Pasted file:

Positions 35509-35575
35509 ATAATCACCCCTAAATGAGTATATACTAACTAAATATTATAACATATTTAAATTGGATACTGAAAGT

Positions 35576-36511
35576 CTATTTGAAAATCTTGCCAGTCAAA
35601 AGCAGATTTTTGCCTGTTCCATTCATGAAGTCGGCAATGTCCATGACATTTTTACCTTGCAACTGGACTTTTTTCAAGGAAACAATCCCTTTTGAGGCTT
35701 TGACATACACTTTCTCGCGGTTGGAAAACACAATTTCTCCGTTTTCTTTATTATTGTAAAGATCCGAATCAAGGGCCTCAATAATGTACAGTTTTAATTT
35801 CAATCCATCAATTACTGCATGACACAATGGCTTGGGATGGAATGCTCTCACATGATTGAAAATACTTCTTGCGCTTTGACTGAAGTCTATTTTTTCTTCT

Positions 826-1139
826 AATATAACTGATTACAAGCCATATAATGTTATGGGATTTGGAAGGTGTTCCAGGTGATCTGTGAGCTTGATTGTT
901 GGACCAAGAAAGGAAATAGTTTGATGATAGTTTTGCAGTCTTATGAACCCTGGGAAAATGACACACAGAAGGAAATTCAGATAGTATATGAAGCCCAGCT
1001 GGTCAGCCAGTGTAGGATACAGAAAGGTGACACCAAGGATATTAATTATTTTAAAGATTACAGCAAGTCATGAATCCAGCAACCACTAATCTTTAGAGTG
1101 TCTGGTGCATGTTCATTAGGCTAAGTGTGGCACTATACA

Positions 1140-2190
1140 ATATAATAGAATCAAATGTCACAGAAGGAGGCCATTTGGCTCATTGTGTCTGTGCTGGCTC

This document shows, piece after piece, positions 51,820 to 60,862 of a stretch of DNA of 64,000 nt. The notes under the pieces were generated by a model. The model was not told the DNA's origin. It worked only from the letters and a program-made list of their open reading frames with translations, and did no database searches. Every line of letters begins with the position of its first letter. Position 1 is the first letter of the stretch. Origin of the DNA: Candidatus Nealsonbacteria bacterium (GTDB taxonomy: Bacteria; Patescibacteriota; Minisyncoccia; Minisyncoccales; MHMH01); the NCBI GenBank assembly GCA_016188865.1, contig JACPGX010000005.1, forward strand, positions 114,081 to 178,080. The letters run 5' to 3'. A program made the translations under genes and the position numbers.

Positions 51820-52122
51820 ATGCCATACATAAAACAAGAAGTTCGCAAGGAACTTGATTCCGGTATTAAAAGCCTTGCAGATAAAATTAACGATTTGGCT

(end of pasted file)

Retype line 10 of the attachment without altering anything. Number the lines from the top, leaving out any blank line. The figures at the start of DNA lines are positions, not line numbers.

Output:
901 GGACCAAGAAAGGAAATAGTTTGATGATAGTTTTGCAGTCTTATGAACCCTGGGAAAATGACACACAGAAGGAAATTCAGATAGTATATGAAGCCCAGCT